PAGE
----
Online sales for J.Jill are growing and hit $228 million for the 12 months ended Oct. 29.
Software lets Limited customers handle returns online and get questions answered without making a call.
The Limited has joined an increasing number of retailers taking returns online, and in the process reduced its returns-processing time and the number of customer inquiries to its call center, the head of e-commerce operations says.
The number of days customers take to return their unwanted goods has shrunk 15%, and shoppers’ call center inquiries about returns have declined 20% since The Limited installed technology from Narvar Returns in the fall, says Jason Acevedo, senior director of e-commerce operations for The Limited.
The new process helps complete returns faster and gets inventory back in rotation before it’s in a marked-down state, he says. “Also, the customers’ ability to handle their returns through self-service improves the customers’ experience and helps us manage labor costs at the call center,” says Acevedo, who did not disclose further details about the financial impact of the technology.
“Making returns easier is no longer a ‘nice to have’ but an expectation on the part of consumers,” Lauren Freedman, president of online retail research and consulting firm The E-tailing Group, says. “The Limited was behind the eight ball and catching up with others who have long offered these conveniences.”
Of 100 retailers surveyed in The E-tailing Group’s annual Mystery Shopper Study, 90% that operate bricks-and-mortar stores accepted online order returns in their stores, up from 80% during the 2014 holiday season. Retailers also increasingly used an online return center or email to enable e-commerce returns, with 61% doing so during the 2015 holiday season compared with 56% in the 2014 survey.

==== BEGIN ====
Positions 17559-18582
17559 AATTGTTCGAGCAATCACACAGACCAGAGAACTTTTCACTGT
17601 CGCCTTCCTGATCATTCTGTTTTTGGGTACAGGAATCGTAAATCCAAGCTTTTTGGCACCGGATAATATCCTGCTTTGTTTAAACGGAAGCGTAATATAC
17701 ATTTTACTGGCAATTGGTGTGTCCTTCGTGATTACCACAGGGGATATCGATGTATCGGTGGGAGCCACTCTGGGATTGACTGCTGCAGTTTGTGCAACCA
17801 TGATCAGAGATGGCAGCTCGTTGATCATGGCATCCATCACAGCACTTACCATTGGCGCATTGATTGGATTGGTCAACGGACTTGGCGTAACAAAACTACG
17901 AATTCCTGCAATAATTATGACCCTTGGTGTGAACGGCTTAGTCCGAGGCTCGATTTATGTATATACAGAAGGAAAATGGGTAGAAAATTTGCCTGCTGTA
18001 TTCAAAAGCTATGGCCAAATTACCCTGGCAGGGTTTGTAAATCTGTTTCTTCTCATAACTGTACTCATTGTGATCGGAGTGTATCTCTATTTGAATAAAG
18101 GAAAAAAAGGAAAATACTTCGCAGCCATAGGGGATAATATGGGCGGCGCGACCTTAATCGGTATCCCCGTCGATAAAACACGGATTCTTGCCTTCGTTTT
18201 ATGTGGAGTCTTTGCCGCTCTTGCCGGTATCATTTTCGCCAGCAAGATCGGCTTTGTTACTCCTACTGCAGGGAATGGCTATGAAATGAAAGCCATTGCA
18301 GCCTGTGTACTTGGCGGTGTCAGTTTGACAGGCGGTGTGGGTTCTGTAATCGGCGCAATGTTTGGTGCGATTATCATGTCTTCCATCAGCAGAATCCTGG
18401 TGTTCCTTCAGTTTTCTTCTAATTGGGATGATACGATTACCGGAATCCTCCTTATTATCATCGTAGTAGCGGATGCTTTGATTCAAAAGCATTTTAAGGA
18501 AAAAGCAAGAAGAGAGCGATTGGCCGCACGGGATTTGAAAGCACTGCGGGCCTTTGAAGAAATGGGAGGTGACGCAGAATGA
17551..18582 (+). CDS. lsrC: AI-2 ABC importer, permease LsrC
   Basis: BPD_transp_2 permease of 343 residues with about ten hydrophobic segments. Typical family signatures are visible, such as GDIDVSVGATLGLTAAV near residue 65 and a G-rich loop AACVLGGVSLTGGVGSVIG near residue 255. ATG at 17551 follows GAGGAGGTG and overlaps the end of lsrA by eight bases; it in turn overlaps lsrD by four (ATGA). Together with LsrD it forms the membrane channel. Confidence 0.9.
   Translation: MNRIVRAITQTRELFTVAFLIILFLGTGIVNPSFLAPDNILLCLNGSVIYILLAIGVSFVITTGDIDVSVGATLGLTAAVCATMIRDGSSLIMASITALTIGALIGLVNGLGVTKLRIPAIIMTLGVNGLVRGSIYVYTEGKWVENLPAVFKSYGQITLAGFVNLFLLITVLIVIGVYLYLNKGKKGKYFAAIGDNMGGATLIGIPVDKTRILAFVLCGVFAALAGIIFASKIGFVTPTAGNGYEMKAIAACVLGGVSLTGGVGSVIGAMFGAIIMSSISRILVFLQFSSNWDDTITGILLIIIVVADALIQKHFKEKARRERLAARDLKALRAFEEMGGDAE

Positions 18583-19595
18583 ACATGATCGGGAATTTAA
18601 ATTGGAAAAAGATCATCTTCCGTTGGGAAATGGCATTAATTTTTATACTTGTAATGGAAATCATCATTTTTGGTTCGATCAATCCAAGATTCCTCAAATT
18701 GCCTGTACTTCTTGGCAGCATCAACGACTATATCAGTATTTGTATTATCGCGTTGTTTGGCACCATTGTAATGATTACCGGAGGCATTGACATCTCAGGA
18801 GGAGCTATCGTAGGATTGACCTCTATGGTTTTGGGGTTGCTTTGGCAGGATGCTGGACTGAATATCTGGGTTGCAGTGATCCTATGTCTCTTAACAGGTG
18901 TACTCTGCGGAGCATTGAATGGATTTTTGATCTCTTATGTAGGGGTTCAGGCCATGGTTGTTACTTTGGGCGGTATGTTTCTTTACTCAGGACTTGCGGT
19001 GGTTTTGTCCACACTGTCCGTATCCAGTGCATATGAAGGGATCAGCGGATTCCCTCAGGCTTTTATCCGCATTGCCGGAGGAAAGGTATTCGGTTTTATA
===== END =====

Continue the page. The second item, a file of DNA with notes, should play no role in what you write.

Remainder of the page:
Here’s how the technology The Limited uses, called Narvar Returns, works: A shopper who wants to return an item logs into The Limited website, clicks on “return/exchanges” and is taken to a web page in which she enters her order number and billing ZIP code to call up order details. The shopper selects the items to return, the reason for the return, whether she is returning by UPS or to a store, and prints out a return slip. The web page, run by Narvar, informs the shopper if she is within The Limited’s 60-day return deadline. The shopper then takes the return slip to a nearby store, which she can find on the web page, or puts it in the return package.
The shopper uses the number on her return slip to track the return online via the same web page; it’s no longer necessary to redirect the customer to the UPS site for such information, Acevedo says.
“It’s a critical component for The Limited to remain relevant and give the shopper an experience she’s familiar with because companies like the Amazons of the world are providing these experiences,” Acevedo says. “It’s becoming pervasive.”
Prior to implementing Narvar Returns, The Limited included prepaid UPS labels inside product packages. It no longer does so, Acevedo says.
“Previously, shoppers who wanted to make a return would go to our website and try to initiate a return, but it wasn’t easy to figure out,” he says. “Often, they’d just call the call center. Our goal is to create one portal where they can get done what they need to.”
The Limited aims to expand its returns program this year by adding another shipping courier—the retailer currently uses UPS exclusively—and to analyze trends as to which products get returned, Acevedo says.
Later this year, The Limited aims to connect the returns process to its order management system to get a better handle on what items are being returned and when they’re arriving. The Limited uses Trade Global for order fulfillment. “We see an opportunity to further improve our back-end processing by leveraging this system,” Acevedo says.
The Limited feeds Narvar, a Software as a Service technology, its shipping, order and product catalog files through an application programming interface, or API. Narvar is responsible for maintaining the returns portal on The Limited’s site. SaaS technology is hosted on the Internet by a vendor and made available to retailers for a subscription fee.
Narvar—the name is a combination of the Swedish words for “when” and “where”—has more than 200 retail clients worldwide, including Anthropologie, Bonobos (No. 270 in the Internet Retailer 2015 Top 500 Guide), Nordstrom Inc. (No. 19), One Kings Lane (No. 106) and Sephora USA Inc. (No. 141). The vendor was founded two years ago by former executives at Apple, Target, Wal-Mart and Williams-Sonoma.